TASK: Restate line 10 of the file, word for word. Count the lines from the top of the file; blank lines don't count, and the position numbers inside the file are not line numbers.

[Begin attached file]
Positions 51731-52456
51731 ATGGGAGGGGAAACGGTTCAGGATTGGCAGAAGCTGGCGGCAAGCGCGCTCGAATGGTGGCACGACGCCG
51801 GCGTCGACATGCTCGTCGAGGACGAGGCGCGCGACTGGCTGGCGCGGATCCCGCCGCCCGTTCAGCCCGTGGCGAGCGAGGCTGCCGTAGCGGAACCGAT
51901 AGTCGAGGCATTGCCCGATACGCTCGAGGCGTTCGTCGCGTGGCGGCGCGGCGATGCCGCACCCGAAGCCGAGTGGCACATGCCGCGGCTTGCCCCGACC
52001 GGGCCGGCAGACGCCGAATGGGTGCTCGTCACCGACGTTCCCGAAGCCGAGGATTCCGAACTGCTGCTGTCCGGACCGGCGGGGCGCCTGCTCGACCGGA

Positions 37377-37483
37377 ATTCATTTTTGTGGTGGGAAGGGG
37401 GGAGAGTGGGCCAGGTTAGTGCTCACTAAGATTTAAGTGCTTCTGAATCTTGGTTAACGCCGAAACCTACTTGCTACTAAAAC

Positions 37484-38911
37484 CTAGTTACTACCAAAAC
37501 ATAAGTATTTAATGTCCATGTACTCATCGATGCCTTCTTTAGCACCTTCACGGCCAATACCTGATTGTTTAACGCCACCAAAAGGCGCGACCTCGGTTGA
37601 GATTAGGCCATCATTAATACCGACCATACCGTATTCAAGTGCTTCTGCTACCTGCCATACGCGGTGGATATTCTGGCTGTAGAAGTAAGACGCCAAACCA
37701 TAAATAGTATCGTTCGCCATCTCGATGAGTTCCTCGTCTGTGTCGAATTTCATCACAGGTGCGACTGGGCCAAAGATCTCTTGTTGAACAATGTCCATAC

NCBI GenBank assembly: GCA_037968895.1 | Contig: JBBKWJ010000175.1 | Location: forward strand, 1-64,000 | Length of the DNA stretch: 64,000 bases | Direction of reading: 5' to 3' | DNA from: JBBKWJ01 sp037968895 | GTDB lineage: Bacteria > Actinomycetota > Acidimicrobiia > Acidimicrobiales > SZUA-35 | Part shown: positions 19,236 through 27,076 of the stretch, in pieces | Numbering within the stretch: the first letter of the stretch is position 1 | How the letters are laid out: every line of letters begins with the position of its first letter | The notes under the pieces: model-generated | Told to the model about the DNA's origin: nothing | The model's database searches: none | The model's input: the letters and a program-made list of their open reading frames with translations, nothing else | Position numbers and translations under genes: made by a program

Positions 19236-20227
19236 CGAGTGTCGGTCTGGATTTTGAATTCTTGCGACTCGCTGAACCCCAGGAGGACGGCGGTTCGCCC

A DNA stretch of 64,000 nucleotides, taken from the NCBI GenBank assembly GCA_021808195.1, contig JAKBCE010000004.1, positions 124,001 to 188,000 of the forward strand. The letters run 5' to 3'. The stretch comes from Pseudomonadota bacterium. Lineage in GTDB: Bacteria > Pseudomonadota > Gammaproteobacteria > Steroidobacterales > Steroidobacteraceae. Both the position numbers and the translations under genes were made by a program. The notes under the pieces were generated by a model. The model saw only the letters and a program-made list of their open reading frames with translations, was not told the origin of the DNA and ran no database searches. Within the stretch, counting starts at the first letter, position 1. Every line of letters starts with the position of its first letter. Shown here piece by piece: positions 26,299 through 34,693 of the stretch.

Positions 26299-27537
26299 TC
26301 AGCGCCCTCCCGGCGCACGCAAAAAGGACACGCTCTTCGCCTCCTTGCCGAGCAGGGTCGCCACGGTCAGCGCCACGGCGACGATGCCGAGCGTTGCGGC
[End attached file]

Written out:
37484 CTAGTTACTACCAAAAC